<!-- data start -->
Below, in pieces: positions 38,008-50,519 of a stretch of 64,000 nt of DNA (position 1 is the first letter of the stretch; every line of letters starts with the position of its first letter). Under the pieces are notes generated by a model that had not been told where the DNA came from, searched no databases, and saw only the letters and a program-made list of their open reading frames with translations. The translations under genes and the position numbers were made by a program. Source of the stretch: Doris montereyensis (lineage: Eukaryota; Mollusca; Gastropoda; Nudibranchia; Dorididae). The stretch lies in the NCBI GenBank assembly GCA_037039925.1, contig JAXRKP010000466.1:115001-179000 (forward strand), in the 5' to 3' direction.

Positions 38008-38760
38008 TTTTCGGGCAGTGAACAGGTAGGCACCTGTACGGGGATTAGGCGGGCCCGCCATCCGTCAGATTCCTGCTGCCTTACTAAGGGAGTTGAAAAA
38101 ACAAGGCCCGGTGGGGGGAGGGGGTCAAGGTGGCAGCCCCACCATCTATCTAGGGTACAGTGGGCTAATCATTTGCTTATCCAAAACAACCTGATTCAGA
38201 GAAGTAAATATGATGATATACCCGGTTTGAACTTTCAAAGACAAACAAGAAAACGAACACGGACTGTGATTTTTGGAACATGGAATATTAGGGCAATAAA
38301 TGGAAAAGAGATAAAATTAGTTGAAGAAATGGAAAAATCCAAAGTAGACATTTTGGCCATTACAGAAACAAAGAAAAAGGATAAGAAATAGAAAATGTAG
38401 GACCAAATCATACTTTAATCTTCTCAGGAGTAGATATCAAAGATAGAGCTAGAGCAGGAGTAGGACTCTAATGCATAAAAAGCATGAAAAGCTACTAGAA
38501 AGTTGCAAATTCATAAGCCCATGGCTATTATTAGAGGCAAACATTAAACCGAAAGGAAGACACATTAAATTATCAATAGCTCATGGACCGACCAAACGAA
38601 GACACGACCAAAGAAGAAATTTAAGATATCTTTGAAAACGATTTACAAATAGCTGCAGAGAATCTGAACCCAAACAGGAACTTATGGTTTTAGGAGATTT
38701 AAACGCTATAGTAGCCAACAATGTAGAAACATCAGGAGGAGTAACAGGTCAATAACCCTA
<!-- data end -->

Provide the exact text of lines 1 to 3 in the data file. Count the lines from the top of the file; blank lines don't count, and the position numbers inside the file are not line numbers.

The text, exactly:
Below, in pieces: positions 38,008-50,519 of a stretch of 64,000 nt of DNA (position 1 is the first letter of the stretch; every line of letters starts with the position of its first letter). Under the pieces are notes generated by a model that had not been told where the DNA came from, searched no databases, and saw only the letters and a program-made list of their open reading frames with translations. The translations under genes and the position numbers were made by a program. Source of the stretch: Doris montereyensis (lineage: Eukaryota; Mollusca; Gastropoda; Nudibranchia; Dorididae). The stretch lies in the NCBI GenBank assembly GCA_037039925.1, contig JAXRKP010000466.1:115001-179000 (forward strand), in the 5' to 3' direction.

Positions 38008-38760
38008 TTTTCGGGCAGTGAACAGGTAGGCACCTGTACGGGGATTAGGCGGGCCCGCCATCCGTCAGATTCCTGCTGCCTTACTAAGGGAGTTGAAAAA